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Private Property – our weekly newsletter that gives you insights into what's happening in the NZ property market. Written by managing director Andrew Nicol. Sign up to receive this in your inbox every Thursday.

Rising interest rates are hurting property investors’ cash flows.

Bobbie (an investor I’m working with) recently asked: “Why would I invest in today’s market? I’ll have to top up my property by $400(ish) a week while rates are high.”

I answered, "The truth is … it might not be the right time for you to buy an investment property. But, there is always something working for and against you in the property market.”

Here’s what I mean.

What’s the current situation?

12 months ago, it looked like interest rates would stay lower for longer. But property prices were higher.

Today prices are lower (so investors will take out smaller mortgages), but interest rates are higher.

Property investors need to understand how these two factors (together) change the economics of buying an investment property.

Case study: if Bobbie bought a property 12 months ago

Bobbie is looking at investing in a 2-bedroom townhouse based in Christchurch. It comes with 1.5 bathrooms and a car park. The property is expected to rent for $480 a week.

If she had bought it 12 months ago, it would’ve cost about $650,000.

But back then, it looked like interest rates would remain low.

At the time, the 1-year mortgage interest rate was 3.5%, and many economists projected it’d gradually go up to 4.5%.

Here’s what the cash flow forecast looked like at the time:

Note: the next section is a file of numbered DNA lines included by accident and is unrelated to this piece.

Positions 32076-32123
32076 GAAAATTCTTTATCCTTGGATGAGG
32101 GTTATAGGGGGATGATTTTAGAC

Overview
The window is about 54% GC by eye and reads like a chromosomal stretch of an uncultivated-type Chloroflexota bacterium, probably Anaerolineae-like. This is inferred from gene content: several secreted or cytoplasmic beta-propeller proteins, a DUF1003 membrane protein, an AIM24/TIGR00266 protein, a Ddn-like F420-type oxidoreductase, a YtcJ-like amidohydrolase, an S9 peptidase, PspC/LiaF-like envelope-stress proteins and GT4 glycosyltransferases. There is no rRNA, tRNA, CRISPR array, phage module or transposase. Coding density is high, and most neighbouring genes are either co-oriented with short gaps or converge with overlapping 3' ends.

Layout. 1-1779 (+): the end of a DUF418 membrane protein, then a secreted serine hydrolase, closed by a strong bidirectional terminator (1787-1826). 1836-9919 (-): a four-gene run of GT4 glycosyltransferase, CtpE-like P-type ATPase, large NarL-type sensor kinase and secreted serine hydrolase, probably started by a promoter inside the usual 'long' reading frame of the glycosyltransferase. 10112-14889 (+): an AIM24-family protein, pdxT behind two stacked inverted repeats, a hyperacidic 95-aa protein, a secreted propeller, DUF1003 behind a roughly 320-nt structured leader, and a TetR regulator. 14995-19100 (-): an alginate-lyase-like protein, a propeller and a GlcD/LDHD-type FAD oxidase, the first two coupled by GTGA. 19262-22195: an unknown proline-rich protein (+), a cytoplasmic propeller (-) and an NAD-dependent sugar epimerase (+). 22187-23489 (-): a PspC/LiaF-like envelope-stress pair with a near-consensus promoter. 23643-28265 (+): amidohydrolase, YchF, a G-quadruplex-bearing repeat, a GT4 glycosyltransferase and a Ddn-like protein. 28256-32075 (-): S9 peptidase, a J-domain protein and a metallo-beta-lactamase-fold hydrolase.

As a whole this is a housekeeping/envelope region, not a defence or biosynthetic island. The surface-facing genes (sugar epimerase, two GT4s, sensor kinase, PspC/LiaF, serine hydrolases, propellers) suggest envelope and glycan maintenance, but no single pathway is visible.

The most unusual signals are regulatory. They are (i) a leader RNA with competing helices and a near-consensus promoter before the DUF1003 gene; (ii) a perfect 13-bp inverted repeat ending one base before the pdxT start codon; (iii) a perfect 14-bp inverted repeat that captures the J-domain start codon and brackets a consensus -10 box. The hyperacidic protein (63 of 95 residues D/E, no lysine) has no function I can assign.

The worst cash flow year would be in year 4, with negative cash flow of $16k. And the property would be negatively geared over the 15 years.

Case study: if Bobbie bought the property today

Let’s look at the same property, but if it were purchased today.

Bobbie is going to buy this same property. But in today’s market, she’ll only pay $559k – $91,000 less than she would have paid 12 months ago.

So her mortgage will be 14% lower than it would have been.

But her interest rates have almost doubled. They’ve gone from 3.5% to 6%. And next year, they’ll probably go up a little more before dropping back.

Here’s how the cashflow looks today:

Notice how in year 2, the cash flow is terrible. Bobbie will need to top up the property by $360 – $380 a week.

But also see how the property's cash flow becomes positive more quickly. This is because the purchase price is lower.

What’s the overall difference in cash flow?

Let’s compare the overall cash flow of this property.

If you bought this property today – over the next 15 years – you’d top-up the property by $70,686 at today’s high-interest rates

If you bought the property at the same time last year when interest rates looked lower, you’d have to top-up the property by $125,429. That’s using last year’s interest rate projections.

Here’s the trade-off:

A property bought 1 year ago – when interest rates were lower – was expected to have:

  • Better immediate cashflow, but would be
  • Negatively geared for longer

Whereas that same property bought today will have:

  • Worse initial cashflow, but
  • will become positively geared more quickly

A trade-off of short-term pain but long-term gain.

So even though interest rates are nearly double, lower property prices have a long-term positive impact on cash flow.

But there’s no use having a better overall picture if you can’t get through the more challenging cash flow.

Remember, there are strategies you can use to help weather the storm during these higher-than-usual interest rate years.

Have a read of our last edition of private property or our article: 7 Strategies To Manage Your Investment Property Top Up

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Andrew Nicol

Managing Director, 20+ Years' Experience Investing In Property, Author & Host

Andrew Nicol, Managing Director at Opes Partners, is a seasoned financial adviser and property investment expert with 20+ years of experience. With 40 investment properties, he hosts the Property Academy Podcast, co-authored 'Wealth Plan' with Ed Mcknight, and has helped 1,894 Kiwis achieve financial security through property investment.

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